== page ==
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- In a blog post earlier this week, FCC Chairman Tom Wheeler opened the door for a la carte Internet video services by teeing up a rulemaking process on the matter. The post was met with caution from the National Cable & Telecommunications Association who, in a statement, said: “In today’s video marketplace, consumers are reaping the benefits of robust competition and an ever expanding menu of video options….the FCC should take great care in any such examination so as to avoid creating new problems that would result in unintended consequences and would fail to honor principles of competitive neutrality among rival providers.”

Here are excerpts from the Wheeler blog posting:

-“Consumers have long complained about how their cable service forces them to buy channels they never watch.  The move of video onto the Internet can do something about that frustration – but first Internet video services need access to the programs.  Today the FCC takes the first step to open access to cable programs as well as local television.  The result should be to give consumers more alternatives from which to choose so they can buy the programs they want. 

In 1992 Congress realized that the then-nascent satellite industry would have a hard time competing because much cable programming was owned by cable companies who frequently kept it from competitors.  Congress mandated access to cable channels for satellite services, and competition flourished.  Today I am proposing to extend the same concept to the providers of linear, Internet-based services; to encourage new video alternatives by opening up access to content previously locked on cable channels.  What could these over-the-top video providers (OTTs) supply to consumers?  Many different kinds of multichannel video packages designed for different tastes and preferences.  A better ability for a consumer to order the channels he or she wants to watch.

The mantra “Competition, Competition, Competition” fits perfectly with consumers’ desires for video choices.  That’s why I’m asking my fellow Commissioners to update video competition rules so our rules won’t act as a barrier to this kind of innovation.  Specifically, I am asking the Commission to start a rulemaking proceeding in which we would modernize our interpretation of the term “multichannel video programming distributor” (MVPD) so that it is technology-neutral.  The result of this technical adjustment will be to give MVPDs that use the Internet (or any other method of transmission) the same access to programming owned by cable operators and the same ability to negotiate to carry broadcast TV stations that Congress gave to satellite systems in order to ensure competitive video markets.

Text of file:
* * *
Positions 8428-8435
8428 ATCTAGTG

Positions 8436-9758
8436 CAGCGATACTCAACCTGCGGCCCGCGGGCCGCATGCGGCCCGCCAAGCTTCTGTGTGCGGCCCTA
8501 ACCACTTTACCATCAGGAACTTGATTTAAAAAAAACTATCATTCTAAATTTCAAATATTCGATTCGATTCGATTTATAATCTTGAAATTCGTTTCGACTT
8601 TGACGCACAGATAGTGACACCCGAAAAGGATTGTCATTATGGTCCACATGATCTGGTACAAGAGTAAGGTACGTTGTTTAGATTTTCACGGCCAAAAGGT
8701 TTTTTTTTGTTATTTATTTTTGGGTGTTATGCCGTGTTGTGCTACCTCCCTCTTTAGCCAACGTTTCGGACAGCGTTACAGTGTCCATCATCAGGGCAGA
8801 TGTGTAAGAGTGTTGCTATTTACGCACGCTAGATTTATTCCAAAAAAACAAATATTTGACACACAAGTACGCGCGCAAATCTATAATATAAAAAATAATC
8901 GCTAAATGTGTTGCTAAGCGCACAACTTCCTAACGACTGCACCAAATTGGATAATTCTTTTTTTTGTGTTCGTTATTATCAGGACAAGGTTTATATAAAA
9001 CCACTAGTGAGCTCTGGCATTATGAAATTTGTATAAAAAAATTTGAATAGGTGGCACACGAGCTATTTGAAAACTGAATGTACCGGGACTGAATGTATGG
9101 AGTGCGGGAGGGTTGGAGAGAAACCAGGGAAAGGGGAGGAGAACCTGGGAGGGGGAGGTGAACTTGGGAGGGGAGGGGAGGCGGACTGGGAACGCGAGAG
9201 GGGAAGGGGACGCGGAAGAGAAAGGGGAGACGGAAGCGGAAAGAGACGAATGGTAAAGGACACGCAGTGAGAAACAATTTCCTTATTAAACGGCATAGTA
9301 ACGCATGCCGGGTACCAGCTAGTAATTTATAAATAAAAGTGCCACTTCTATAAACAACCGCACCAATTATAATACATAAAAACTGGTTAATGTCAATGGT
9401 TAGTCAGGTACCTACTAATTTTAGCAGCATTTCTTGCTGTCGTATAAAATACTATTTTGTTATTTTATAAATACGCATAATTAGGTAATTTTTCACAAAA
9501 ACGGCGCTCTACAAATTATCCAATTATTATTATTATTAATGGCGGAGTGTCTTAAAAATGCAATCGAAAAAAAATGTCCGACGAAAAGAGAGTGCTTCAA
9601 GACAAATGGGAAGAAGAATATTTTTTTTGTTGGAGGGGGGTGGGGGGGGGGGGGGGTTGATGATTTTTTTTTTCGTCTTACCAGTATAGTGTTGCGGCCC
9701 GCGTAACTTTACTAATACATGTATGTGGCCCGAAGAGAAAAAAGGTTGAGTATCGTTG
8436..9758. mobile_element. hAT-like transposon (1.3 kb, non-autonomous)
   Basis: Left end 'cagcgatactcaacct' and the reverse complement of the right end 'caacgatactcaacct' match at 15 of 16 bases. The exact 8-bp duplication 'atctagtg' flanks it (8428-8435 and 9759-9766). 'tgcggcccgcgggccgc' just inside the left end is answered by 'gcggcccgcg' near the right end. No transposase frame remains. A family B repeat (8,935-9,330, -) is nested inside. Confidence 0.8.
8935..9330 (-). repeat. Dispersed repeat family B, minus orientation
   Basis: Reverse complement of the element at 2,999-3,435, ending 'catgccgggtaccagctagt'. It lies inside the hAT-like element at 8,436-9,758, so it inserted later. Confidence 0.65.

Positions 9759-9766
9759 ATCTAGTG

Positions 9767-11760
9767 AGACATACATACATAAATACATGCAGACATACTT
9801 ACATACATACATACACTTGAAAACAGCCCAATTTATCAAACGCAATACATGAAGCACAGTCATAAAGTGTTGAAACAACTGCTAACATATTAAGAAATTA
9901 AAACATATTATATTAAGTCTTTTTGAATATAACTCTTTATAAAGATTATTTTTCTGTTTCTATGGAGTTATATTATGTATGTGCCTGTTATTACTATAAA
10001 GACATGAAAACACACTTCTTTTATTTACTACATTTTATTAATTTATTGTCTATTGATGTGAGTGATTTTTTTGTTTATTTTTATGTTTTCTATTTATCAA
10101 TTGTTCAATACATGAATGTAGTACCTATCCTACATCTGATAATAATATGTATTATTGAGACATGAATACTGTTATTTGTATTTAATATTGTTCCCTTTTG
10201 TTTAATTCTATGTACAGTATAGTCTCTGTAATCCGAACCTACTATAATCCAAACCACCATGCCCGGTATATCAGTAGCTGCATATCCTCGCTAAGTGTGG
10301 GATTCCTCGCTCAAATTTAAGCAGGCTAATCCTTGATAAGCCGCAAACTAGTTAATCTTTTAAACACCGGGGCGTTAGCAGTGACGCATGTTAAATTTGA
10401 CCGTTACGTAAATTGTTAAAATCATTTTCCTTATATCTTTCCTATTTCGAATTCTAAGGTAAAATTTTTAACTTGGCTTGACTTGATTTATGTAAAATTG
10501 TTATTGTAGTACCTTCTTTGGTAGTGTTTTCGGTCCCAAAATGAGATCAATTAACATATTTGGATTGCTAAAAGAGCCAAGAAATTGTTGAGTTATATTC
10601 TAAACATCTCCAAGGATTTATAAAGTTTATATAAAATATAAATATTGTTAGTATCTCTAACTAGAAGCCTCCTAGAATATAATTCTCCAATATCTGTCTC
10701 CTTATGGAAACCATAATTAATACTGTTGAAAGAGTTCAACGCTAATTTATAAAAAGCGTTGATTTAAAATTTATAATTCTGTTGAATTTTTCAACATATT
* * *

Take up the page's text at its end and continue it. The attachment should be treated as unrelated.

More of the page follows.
A key component of rules that spur competition is assuring the FCC’s rules are technology-neutral.  That’s why the definition of an MVPD should turn on the services that a provider offers, not on how those services reach viewers.  Twenty-first century consumers shouldn’t be shackled to rules that only recognize 20th century technology.

We have passed from an era where it was necessary to build a purpose-specific pathway to deliver video.  The innovation of Internet Protocol (IP) has freed video from these closed pathways and single-purpose devices.  The proposal put forth today will update FCC rules to recognize this new reality and, as a result, expand competition and consumer choice.”

The above is a quote from the October 31, 2014, issue of the PTA Friday Report. To view the full issue, please log into the Active Members Only Section of this site (telcos only) or contact to be added to the distribution list (members only)



2014 Meetings
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PTA Small Company Meeting
State College, Pa

2015 Meetings

PTA Small Company Meeting
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APRIL 29 & 30
State College, Pa

PTA Small Company Meeting
State College, Pa

JULY 13-15
Hershey, Pa

PTA Small Company Meeting
State College, Pa

PTA Small Company Meeting
State College, Pa


Pennsylvania Telephone Association
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